The success of the premiere of Testimony of Tone, Tune, and Time was represented by the amount of people who were able to be present for the experience. The performance by Dr. Banfield and his collaborators reflects a goal that is carried throughout his work by opening up spaces for everybody to come together and enjoy beautiful art and culture.
“Art is meant to bring art, culture, history, and heritages along,” Dr. Banfield said. “It’s also meant to create a ritual of exchange, and that ritual exchange means that everybody’s at the table feasting on the goods of that table. So that’s a diverse welcome. People talk a lot about jazz and Black music, that it has this idea that it welcomes everybody. It doesn’t shut the door on anybody, it welcomes people in. I think that’s the critical meaning and impetus of creating creative art forms that do that. I think you see that in ballet and all kinds of music forms.”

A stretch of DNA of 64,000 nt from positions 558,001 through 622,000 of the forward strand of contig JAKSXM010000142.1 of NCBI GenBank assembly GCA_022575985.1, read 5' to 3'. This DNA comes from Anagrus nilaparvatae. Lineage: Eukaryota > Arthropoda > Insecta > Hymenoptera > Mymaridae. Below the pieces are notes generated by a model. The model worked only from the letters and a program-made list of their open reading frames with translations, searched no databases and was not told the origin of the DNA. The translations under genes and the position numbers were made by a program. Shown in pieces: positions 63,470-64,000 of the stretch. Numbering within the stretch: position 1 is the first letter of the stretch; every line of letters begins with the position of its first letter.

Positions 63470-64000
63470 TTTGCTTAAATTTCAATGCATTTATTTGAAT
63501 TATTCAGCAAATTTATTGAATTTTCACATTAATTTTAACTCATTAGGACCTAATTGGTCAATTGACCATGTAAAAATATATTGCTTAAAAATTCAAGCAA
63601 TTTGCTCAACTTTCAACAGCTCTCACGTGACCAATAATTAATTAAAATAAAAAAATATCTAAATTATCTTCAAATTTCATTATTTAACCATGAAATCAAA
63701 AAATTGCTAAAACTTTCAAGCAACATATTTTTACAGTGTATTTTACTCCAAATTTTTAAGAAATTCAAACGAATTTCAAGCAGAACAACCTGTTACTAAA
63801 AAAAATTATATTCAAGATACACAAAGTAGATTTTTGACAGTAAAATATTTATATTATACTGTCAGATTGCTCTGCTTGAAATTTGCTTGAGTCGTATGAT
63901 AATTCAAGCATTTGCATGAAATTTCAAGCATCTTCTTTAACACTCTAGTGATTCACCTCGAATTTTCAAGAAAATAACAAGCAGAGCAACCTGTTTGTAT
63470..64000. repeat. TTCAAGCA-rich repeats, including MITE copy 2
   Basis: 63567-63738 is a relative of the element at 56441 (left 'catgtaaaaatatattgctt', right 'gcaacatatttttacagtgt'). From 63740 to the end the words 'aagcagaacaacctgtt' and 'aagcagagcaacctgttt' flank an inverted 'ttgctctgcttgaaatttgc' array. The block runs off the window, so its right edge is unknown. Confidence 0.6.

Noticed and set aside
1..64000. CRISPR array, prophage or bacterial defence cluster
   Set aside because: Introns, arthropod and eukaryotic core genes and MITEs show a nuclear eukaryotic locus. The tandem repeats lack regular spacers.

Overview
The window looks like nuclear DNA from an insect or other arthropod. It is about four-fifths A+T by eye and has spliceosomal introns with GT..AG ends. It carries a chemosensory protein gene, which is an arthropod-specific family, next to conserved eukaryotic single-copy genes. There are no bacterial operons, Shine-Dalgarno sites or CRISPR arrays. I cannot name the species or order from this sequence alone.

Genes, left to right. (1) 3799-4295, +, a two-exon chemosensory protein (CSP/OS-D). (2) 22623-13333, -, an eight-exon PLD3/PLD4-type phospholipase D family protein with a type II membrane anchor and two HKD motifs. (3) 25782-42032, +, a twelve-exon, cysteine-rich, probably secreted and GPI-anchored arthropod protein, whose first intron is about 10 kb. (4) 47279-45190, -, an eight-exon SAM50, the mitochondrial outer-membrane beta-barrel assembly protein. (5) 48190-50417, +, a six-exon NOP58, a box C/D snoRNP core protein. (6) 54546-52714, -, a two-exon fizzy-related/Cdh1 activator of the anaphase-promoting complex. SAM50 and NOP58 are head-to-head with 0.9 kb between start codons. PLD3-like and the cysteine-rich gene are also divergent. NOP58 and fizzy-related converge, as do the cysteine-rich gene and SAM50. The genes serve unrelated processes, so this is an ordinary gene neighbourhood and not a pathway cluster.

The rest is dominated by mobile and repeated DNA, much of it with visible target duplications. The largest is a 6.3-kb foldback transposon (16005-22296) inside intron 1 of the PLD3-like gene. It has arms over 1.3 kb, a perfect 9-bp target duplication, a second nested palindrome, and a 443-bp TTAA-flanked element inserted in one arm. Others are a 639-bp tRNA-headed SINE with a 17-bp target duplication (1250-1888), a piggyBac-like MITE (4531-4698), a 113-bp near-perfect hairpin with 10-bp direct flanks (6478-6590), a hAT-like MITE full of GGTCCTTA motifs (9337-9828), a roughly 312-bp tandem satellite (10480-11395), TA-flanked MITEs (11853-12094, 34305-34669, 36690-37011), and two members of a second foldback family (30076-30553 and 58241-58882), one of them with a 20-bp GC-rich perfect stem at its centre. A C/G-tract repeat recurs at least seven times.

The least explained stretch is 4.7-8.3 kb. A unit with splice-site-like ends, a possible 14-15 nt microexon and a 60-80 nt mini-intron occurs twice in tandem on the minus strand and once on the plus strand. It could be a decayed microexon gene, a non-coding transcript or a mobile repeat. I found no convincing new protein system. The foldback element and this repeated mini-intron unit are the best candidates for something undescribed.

When considering the power and influence of music to both bring in and disseminate to diverse audiences, the importance of focusing on diverse histories and representations is a major factor. Dr. Banfield also stressed the importance of how we view American music and culture as it may already have some of those answers we look for in the work already.